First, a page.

Wednesday, 16 May 2012

You Live & Learn

Life is all about experience and learning.
Three things I learnt on my recent holiday:
  1. Wetherspoons are capable of serving decent food 
  2. Chris Evans is not as bad as I thought
  3. Me and drinking at lunchtime are no longer compatible
The pub chain has always, in my eyes, been firmly placed under the "Cheap & Cheerful" banner.  Previous experience suggests the banner should read just "Cheap".
The pub closest to where we were staying was big on Carvery, but the Beer and other food available left a bit to be desired.  Having wandered around the town and not really been inspired by any pub/restaurant seen, Wetherspoons was viewed as the last resort.
It was Thursday, so that meant Curry Club - a Curry, Side Dishes and a Pint for less than 8 quid.
And do you know what?  The Beer was great and the Curry even better (so much better than the ropey takeaway we'd has the previous Saturday).
In fact we were so impressed, we went back the day after to check this wasn't some sort of Dorset Mirage. More tasty Beer and well prepared, tasty food.
Now comes the crunch - is this just the Wetherspoons in Dorchester, and will the experience be repeated in the hostelries in Reading?

Chris Evans
'It's Not What You Think' - the first part (up to the takeover of Virgin Radio) of his autobiography was the chosen Holiday Read.
Much like the Wetherspoons experience above, I wasn't expecting that much from this book.  I've never been a big fan of Chris Evans, and always found his seemingly forced zaniness a bit annoying.  Add to that the rampant ego-mania that was apparent throughout the Radio 1/TFI Friday/Virgin Radio/Billie Piper years and the public face of the man became a bit tiresome.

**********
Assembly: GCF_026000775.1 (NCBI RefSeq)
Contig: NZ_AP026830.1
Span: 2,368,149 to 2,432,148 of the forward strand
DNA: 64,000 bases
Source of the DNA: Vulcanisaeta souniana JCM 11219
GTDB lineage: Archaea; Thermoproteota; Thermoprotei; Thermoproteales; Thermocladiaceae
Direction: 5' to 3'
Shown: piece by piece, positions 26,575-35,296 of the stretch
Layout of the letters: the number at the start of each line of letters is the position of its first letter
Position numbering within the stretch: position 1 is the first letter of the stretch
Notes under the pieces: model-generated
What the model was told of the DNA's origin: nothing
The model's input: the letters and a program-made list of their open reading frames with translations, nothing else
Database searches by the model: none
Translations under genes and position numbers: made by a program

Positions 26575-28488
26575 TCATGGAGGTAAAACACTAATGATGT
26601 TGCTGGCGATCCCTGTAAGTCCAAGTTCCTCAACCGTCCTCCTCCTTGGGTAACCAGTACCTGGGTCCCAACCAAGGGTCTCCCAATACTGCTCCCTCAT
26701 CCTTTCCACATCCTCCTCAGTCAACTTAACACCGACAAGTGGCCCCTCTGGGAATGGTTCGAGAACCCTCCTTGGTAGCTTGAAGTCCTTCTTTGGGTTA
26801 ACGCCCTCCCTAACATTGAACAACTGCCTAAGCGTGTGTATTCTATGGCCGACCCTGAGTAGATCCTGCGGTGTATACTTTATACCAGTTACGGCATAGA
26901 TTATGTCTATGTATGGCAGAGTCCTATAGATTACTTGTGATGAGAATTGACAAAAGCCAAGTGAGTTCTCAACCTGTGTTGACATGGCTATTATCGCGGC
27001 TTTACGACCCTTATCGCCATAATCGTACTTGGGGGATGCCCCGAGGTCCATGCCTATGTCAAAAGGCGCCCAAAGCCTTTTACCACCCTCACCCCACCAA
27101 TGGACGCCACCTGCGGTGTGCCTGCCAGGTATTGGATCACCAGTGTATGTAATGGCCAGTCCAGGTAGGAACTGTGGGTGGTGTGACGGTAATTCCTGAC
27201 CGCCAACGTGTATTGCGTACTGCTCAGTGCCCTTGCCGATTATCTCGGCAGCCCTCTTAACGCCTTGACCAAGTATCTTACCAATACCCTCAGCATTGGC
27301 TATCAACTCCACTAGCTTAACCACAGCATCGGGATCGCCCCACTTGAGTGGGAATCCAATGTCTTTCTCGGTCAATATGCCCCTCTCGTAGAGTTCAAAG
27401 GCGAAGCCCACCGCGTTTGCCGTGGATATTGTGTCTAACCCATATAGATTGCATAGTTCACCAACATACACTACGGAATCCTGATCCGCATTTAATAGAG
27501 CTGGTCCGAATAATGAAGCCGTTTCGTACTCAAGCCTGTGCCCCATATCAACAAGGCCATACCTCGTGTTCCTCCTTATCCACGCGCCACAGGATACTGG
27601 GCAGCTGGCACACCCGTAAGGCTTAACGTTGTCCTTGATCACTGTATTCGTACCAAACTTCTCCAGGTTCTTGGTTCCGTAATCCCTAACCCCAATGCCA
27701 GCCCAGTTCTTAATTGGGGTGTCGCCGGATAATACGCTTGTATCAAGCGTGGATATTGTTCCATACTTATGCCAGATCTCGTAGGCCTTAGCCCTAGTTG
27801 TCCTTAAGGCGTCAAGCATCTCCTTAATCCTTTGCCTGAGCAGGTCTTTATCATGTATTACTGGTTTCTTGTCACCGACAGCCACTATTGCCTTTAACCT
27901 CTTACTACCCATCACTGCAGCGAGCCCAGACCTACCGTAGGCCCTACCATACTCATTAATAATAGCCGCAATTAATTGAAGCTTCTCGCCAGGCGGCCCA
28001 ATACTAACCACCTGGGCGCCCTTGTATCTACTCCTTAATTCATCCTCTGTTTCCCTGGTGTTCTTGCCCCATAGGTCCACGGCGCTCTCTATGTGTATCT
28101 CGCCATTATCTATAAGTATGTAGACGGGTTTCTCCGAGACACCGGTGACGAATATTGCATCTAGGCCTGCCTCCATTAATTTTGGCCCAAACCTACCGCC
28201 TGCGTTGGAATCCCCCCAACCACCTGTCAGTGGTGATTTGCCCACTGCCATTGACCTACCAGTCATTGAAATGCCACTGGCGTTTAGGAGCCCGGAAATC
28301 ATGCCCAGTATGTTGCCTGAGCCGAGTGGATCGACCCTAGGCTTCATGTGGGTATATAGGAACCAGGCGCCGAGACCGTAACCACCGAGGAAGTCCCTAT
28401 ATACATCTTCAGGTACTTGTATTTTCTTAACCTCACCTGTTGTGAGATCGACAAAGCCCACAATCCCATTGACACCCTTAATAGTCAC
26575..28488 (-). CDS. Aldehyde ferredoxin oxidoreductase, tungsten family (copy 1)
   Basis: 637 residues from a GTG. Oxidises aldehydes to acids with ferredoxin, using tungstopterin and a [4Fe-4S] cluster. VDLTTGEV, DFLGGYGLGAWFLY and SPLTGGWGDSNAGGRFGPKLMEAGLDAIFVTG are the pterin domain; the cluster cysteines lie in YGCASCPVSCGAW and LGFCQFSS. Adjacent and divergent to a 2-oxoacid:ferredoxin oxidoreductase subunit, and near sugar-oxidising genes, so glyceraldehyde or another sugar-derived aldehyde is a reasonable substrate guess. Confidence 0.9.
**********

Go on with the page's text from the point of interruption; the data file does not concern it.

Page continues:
His autobiography deals honestly and openly with all the events leading up to this point, and he comes across as a very sincere and driven man.  The main point that can be drawn from the book is:

If you want something bad enough, and are prepared to put in the hard work to achieve it - you will be rewarded.

Chris Evans has now been added to the list of "People I Would Like To Have A Pint With" (I'm sure everyone has got one of those lists.  No? Maybe it's just me then)

Lunchtime Drinking
I've never been the greatest lunchtime drinker.  The problem I always had was stopping.  Couple of Pints at lunchtime, stop drinking leads to falling asleep in the afternoon and ruining any decent evening.
But now lunchtime drinking has the added affect of completely killing off any semblance of appetite for the rest of the day, hence leaving me bloated, tired and VERY grumpy.
OK I admit it, at the age of 42 I can no longer manage this and will henceforth not be imbibing alcoholic beverages before 7:00pm.

Other abiding thoughts/memories from Holiday.
Our youngest dog is a right pain in the hole and will bark at anything that moves.  Oh well, a bit more training required.

Tuesday, 1 May 2012

Family Heirloom

Oh the excitement that is the weekend.
Having had a big clear up of all the collected chaff and rubbish that has accumulated chez Digit, there were no discoveries of long lost jewels, expensive watches or antiques of any kind.
So what is to be the family legacy? the heirloom that will be passed on from generation to generation?

This is the best I can offer my future family tree:

My mate claims to have a Louis XV ashtray, so if that is true (and I have no reason to doubt it), then I will bequeath this relatively sought after Art Deco Pizza Cutter.

Roll on the day Antiques Roadshow visits my hometown.